Something's Fishy: A whirlwind of a problem

Whirling disease can cause a severe spinal deformity in infected fish (Photo by Colorado Parks and Wildlife)

Whirling disease can cause a severe spinal deformity in infected fish (Photo by Colorado Parks and Wildlife)

August 28, 2018 | by Raechel Wastesicoot

As I spend most of my free time outdoors, I’ve been fortunate enough to see many great examples of Canadian nature. I have watched a family of deer feeding by a stream in Alberta, seen tracks of several elusive mammal species, such as porcupine and white-tailed deer, hiding in the depths of Ontario forests and witnessed glorious herons flying across a Nova Scotia skyline at sunset.

While there is beauty in nature, sometimes we see the less picturesque side of it. From the visible impacts of climate change and degradation on landscapes, to the hardships endured by the species that live there, nature’s struggles often present themselves in ways that can be hard to swallow.

The first time I saw a fish with whirling disease was while fishing at a friend’s cottage on vacation in Alberta. I didn’t fully understand what I was looking at. Peering down into the water from the boat’s edge, I saw what looked like a young salmon swimming in a lopsided circle. Its tail appeared to be a bit darker than salmon I had seen before. In the name of science, I plunged the large-handled net lying on the bottom of the boat into the water. My first thought was the fish was caught in some old fishing line or had a hook embedded in it.

Also unlike most salmon, which are very quick swimmers especially when they’re alerted to a potential predator, this fish was fairly easy to scoop up. While my friend leaned over the side of the boat to fill up a large bucket with lake water, I slowly lifted the fish out of the water. Once safely in the bucket, I had a better look at it. No line and no hook, but I had to find the sinker in question.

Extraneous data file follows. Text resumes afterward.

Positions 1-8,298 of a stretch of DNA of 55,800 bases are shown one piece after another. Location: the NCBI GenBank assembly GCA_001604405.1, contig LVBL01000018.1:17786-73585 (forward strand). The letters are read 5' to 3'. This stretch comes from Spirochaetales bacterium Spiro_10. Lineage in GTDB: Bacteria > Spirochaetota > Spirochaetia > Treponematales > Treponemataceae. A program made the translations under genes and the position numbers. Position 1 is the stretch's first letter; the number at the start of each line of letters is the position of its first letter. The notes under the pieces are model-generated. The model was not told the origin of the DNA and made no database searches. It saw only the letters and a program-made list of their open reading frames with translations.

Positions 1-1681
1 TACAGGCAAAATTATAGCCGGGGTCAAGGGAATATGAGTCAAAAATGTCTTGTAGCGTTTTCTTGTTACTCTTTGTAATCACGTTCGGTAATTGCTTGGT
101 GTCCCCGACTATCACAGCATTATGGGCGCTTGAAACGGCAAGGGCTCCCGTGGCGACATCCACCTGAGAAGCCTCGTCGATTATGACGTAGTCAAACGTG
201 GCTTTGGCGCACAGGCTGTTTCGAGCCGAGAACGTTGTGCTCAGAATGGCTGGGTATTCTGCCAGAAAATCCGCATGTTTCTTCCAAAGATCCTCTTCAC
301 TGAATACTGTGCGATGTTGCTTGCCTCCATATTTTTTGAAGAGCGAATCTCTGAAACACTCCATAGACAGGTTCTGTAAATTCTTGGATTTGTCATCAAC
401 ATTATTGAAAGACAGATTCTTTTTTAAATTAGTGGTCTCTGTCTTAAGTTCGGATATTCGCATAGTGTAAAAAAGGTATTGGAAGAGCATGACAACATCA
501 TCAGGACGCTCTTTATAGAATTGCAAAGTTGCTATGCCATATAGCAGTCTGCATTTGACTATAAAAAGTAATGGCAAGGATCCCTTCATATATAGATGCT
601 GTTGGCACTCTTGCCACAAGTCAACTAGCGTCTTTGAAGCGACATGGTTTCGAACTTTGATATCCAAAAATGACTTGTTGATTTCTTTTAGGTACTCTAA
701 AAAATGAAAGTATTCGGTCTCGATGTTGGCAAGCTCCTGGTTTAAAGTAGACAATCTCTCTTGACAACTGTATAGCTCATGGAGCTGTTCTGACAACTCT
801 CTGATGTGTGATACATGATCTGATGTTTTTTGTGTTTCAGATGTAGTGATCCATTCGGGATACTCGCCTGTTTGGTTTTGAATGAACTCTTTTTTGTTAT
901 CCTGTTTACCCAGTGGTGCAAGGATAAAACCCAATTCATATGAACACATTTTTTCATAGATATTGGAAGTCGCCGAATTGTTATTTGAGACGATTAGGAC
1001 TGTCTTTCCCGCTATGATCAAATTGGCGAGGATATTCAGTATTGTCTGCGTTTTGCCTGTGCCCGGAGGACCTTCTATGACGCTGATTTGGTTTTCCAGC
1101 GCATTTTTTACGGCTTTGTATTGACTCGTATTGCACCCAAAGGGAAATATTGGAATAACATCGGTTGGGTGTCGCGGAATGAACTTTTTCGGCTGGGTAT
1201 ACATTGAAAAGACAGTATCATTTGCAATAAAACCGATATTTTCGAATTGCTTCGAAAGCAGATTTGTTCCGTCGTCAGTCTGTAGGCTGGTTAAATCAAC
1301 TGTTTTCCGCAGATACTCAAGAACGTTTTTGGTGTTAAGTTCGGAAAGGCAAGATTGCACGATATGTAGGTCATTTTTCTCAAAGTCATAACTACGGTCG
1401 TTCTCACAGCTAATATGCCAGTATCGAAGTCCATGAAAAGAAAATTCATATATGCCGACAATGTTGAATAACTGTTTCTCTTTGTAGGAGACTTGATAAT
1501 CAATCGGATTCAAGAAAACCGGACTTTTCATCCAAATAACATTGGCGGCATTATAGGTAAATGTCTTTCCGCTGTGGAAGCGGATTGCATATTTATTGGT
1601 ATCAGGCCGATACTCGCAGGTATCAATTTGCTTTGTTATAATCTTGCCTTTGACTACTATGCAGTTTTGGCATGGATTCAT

I pulled out my phone and searched our new passenger’s symptoms, WebMD-style. It didn’t take long to diagnose the fish, and with a disease as aggressive as this one, the prognosis didn’t look good.

Brown trout with whirling disease (Photo by Trout Unlimited Canada)

Brown trout with whirling disease (Photo by Trout Unlimited Canada)

Whirling disease is caused by Myxobolus cerebralis, an invasive parasite from Eurasia. The parasite is known to inhabit the head and spine of fish from the salmonid family. This includes trout, whitefish and, in this case, salmon. Once in the fish, the parasite quickly multiplies, creating pressure and throwing off the infected fish’s equilibrium. This impacts the fish’s ability to swim normally, causing it to swim in a “whirling” pattern. Infected fish also have difficulty feeding and avoiding predators due to their inability to swim effectively.

In addition to erratic swimming, infected fish may have a darkened tail and/or a deformed spine and head. In many cases, whirling disease can lead to death — especially in younger fish, as their softer cartilage makes it easier for the parasite to penetrate.

But how did this disease get into our waters?

In Canada, whirling disease has impacted fish in several bodies of water in Alberta. To date, the infected areas include the Bow River, Oldman River, Red Deer River and, most recently, North Saskatchewan River. First found in Canada in 2016, this is considered a fairly new invasive disease here — and one we have the opportunity to stop.

Whirling disease is spread through tiny spores that occupy river bottoms. These spores are then consumed by aquatic tubifex worms. While inside the worm, the spores develop into a tubular aggregate myopathy (TAM) that is released into the water. These TAMs attach themselves to fish and work their way into the host’s body, moving toward its head. While near the host’s head, the TAM develops once more,  into the parasite. After a few weeks, the infected fish will develop whirling disease symptoms. When the fish dies or is eaten by a predator, the spores are released (either by decay or through the predator’s waste), and the cycle continues.

Scary stuff, right?

While whirling disease isn’t harmful to humans, it’s detrimental to fish populations living in infected waters. Currently there is no cure for whirling disease. But, in the meantime, we can all do our part to stop its spread. This includes:

  • not moving any infected live or dead fish;
  • cleaning equipment (such as watercraft and fishing gear); or
  • avoiding transferring contaminated water to another waterbody.

Any observations of whirling disease in fish should be reported to the Canadian Food Inspection Agency. By spreading information about this disease, you can help protect Canadian fish.

Raechel Bonomo (Photo by Chase Wastesicoot)

About the Author

Raechel Wastesicoot is the manager, internal communications and culture at the Nature Conservancy of Canada.

Read more about Raechel Wastesicoot.

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